Obtain a date padlock (day / month / year), and set it to the exact date of a particular historical event. Use this to lock a chest, inside of which should be placed an illustrated sheet of information about the event in question. This sheet should clearly state that this needs to be read carefully, then brought to the teacher – who will then ask a series of questions about its content. Answering these questions correctly will be rewarded with a prize.

Next, place a label on the locked chest informing students that a fresh clue will be provided each day hinting at the correct combination, and that the first student to crack the code should bring the contents of the box to you to claim their prize. Place the box outside your room or in another suitable location where it can be accessed during break periods.

Between Monday and Friday, at the start of morning break, add a fresh clue onto or next to the box, making it progressively easier to crack the code. The first student to open the box will obtain the information sheet and should study it before bringing it to you. Ask the successful contender a series of simple questions to test what they have learned. Award a prize if they answer correctly: sweets for each correct answer to share with friends if you run the competition every week, or a larger prize like a book token if it’s a special event and if they answer all the questions successfully.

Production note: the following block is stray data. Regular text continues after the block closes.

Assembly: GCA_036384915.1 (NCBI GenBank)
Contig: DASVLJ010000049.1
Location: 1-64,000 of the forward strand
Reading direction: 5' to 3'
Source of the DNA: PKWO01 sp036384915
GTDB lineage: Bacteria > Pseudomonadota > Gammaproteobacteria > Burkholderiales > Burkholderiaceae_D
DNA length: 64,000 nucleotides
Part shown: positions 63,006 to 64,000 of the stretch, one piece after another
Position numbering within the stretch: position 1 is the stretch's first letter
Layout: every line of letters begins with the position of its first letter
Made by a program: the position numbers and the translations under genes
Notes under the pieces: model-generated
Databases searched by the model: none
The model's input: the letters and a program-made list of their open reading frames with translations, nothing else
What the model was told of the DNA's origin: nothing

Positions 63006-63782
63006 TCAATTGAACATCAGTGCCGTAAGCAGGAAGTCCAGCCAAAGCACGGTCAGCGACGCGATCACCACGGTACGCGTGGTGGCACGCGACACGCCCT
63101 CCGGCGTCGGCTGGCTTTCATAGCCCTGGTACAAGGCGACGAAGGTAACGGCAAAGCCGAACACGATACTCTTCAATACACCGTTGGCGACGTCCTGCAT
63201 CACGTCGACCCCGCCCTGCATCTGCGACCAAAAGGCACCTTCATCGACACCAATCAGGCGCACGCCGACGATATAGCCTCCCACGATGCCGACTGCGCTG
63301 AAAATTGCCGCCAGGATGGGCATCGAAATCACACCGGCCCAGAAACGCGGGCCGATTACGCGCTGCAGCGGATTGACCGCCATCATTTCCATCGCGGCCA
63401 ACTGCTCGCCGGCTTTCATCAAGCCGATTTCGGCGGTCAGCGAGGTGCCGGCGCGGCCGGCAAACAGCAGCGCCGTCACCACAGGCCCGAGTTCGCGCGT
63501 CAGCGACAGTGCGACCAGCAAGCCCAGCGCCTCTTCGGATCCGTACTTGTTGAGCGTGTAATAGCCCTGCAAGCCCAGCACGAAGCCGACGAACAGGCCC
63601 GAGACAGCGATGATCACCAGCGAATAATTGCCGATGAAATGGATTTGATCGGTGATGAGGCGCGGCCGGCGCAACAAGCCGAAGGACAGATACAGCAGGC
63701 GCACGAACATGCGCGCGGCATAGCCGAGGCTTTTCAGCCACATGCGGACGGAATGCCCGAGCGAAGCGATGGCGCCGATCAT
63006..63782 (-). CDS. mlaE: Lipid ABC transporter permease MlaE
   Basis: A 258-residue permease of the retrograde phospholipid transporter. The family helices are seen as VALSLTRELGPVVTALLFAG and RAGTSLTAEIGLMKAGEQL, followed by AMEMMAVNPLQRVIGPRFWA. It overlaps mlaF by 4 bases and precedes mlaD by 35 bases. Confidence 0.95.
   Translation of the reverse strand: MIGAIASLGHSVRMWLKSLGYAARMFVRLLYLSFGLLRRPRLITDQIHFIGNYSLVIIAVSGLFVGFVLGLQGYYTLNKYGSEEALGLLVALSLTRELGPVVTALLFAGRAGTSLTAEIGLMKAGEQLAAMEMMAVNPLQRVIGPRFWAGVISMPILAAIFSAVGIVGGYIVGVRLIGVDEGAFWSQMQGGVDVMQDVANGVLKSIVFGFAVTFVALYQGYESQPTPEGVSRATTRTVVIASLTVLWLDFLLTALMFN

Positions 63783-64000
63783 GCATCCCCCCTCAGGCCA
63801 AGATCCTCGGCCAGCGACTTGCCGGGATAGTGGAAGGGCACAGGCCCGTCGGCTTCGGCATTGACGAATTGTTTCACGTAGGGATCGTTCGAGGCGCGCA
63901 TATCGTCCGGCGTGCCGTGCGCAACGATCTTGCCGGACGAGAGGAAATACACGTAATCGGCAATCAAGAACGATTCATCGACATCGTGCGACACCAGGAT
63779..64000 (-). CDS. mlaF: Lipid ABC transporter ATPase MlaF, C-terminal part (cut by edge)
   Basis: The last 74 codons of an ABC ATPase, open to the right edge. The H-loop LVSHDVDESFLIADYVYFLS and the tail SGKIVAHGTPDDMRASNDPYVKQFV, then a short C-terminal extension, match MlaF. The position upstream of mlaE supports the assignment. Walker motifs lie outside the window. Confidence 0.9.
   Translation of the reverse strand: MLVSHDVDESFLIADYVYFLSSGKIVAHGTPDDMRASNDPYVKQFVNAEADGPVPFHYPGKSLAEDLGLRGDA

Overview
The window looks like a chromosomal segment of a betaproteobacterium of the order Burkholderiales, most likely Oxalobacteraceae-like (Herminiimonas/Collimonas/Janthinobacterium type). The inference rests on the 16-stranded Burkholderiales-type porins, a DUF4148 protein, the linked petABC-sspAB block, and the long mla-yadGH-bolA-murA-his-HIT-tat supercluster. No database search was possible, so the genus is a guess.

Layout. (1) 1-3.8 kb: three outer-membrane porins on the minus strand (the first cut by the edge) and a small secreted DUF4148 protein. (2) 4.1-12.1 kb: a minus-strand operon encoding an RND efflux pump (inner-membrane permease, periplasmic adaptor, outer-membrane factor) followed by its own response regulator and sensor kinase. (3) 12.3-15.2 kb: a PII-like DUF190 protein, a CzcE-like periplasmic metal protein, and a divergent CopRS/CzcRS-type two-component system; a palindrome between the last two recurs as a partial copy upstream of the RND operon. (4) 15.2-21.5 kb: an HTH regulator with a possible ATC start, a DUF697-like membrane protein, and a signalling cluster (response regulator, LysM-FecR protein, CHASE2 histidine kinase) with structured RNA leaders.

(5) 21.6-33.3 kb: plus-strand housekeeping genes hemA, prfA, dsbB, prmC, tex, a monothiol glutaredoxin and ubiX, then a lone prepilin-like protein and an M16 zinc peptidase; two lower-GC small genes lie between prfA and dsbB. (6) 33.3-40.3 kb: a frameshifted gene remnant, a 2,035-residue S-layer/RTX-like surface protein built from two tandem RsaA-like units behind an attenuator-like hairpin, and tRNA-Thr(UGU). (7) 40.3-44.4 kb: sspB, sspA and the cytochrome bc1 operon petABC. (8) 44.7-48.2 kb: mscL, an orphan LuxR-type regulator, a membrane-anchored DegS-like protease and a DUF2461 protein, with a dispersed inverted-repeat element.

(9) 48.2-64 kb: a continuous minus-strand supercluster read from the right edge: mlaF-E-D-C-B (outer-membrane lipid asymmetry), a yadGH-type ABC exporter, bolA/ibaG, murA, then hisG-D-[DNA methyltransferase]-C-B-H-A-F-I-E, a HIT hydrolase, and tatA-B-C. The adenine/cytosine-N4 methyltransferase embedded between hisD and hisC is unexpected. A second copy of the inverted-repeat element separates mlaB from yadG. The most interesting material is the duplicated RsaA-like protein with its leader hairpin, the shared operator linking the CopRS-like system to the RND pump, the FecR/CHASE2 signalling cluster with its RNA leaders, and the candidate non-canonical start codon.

Case Study

The first time I ran the competition I prepared the following five clues ready for the full week:

  1. [Monday]: He was a graduate of Oxford University
  2. [Tuesday]: He wrote a letter to Hitler in 1939 trying to prevent World War Two
  3. [Wednesday]: The event did not take place in Europe
  4. [Thursday]: He believed in the power of nonviolent resistance
  5. [Friday]: The murder took place somewhere in Asia

However, I found (today!) that the challenge was a victim of its own success: with only the first clue (“This day saw the assassination of a major political figure”) several students crowded around the box and, using their mobile phones, tried an endless amount of possibilities (John F. Kennedy, Abrham Lincoln, John Lennon, Martin Luther King…) until they finally hit upon the correct answer and brought me the information sheet the same Monday morning!

Therefore, for the next competition  I changed the rules slightly:
The box can only be handled when I am in my classroom during break.
Any student can only have a maximum of 30 seconds trying to crack the code per breaktime.
I also changed the questions to avoid giving too much away too early on.

Taking it further: Multiple Padlocks!

A second approach I have tried – and which I now prefer – involves adding several padlocks to the box. Each day, a new clue is provided, the answer to which will unlock one of the colour-coded padlocks (although students have to work out which one!).

When the final clue is made available, any student trying to open the box has to do so in my presence and will have 60 seconds to open all of the locks.

If they fail, they will not be allowed to try again for a minimum of 5 minutes: so they need to be sure to have answers ready!

If they succeed, they are then asked some simple factual questions based on what they have hopefully learned by researching the answers to the puzzles. Correct answers to these questions wins the prize!

The following examples of clues gives a clear idea of how the format works. I’ve also made a habit of running each picture through a filter in my image editing software to stop students simply taking a photo of it and uploading it to Google Image search to find out what’s being shown!